Experts believe this case will make its way back to the WCAB, then to the Court of Appeal, and finally to the Supreme Court of California. No one can predict the Supreme Court’s verdict.
Minnesota Department of Labor Recognizes Marijuana an alternative to opioids
In Minnesota, the Department of Labor and Industry (DLI) oversees the administration of workers’ comp law. As part of its authority, the agency sets out rules addressing the criteria for treatment of the most common work-related injuries. The regulations, predictably, do not permit the use of illegal substances as part of workplace injury treatment.
In July 2015, the DLI issued new rules that redefine “illegal substance” and specifically removed medical marijuana prescribed under state law from the definition. In other words, medical marijuana is now a permissible and reimbursable form of medical treatment for workers’ comp claims in Minnesota.
Supporters of the law and the DLI’s new rule argue that marijuana can be a safe alternative to opioid painkillers. Opioid-based medication is one of the most common treatments for employees suffering from workplace injuries. Its use has been a longtime concern for employers and physicians based on the risk of addiction and abuse. Minnesota’s recently adopted rule approved the use of medical marijuana in recognition of the fact that it could allow workers to manage pain without a high risk of addiction or abuse.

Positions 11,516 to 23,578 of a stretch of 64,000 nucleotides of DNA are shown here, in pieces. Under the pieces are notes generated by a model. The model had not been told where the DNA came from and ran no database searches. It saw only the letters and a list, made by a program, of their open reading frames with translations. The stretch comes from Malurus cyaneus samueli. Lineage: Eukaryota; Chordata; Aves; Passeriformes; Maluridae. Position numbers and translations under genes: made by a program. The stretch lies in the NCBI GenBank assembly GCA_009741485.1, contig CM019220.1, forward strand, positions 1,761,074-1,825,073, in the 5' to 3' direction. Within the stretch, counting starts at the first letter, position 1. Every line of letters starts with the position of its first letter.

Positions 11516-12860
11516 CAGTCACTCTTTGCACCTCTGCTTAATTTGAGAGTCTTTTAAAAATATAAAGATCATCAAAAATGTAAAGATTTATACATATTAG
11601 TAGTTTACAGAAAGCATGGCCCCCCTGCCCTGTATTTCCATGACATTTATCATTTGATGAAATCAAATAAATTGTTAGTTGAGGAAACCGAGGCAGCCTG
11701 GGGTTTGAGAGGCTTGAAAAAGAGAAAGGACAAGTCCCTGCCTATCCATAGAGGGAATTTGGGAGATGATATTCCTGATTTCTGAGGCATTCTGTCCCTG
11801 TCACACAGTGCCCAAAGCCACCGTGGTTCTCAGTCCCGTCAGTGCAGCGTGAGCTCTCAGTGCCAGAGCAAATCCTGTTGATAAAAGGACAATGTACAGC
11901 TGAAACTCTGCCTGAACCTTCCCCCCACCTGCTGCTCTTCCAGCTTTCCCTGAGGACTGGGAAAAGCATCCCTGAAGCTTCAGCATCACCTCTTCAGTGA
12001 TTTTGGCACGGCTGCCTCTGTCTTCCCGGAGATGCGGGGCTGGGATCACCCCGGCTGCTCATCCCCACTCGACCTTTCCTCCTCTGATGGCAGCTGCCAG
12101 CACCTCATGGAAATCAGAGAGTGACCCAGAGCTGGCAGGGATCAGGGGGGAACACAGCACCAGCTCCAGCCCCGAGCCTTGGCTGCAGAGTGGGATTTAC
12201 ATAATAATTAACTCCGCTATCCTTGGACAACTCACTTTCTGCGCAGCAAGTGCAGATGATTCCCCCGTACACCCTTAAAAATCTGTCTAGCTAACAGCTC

Bottom Line for Employers. The use of medical marijuana to treat difficult and unrelieved pain will almost inevitably become more widespread in the workers’ comp arena. If treating healthcare providers are willing to certify that a worker may use marijuana as part of a treatment plan under MUMA, Hawai`i’s Department of Labor and Industrial Relations could follow Minnesota’s DLI’s lead and find that medical marijuana is a reimbursable form of medical treatment for workers’ comp claims in Hawai`i.
David F.E. Banks is a partner with Cades Schutte LLP. He is currently chair of both the Corporate Department and the Employment Law and Labor Relations Group. His employment law practice focuses on preventative counseling, strategic planning, legal compliance, labor and employment issues in M&A transactions, reductions in force, and assisting clients with drafting employment-related agreements, manuals, policies and procedures.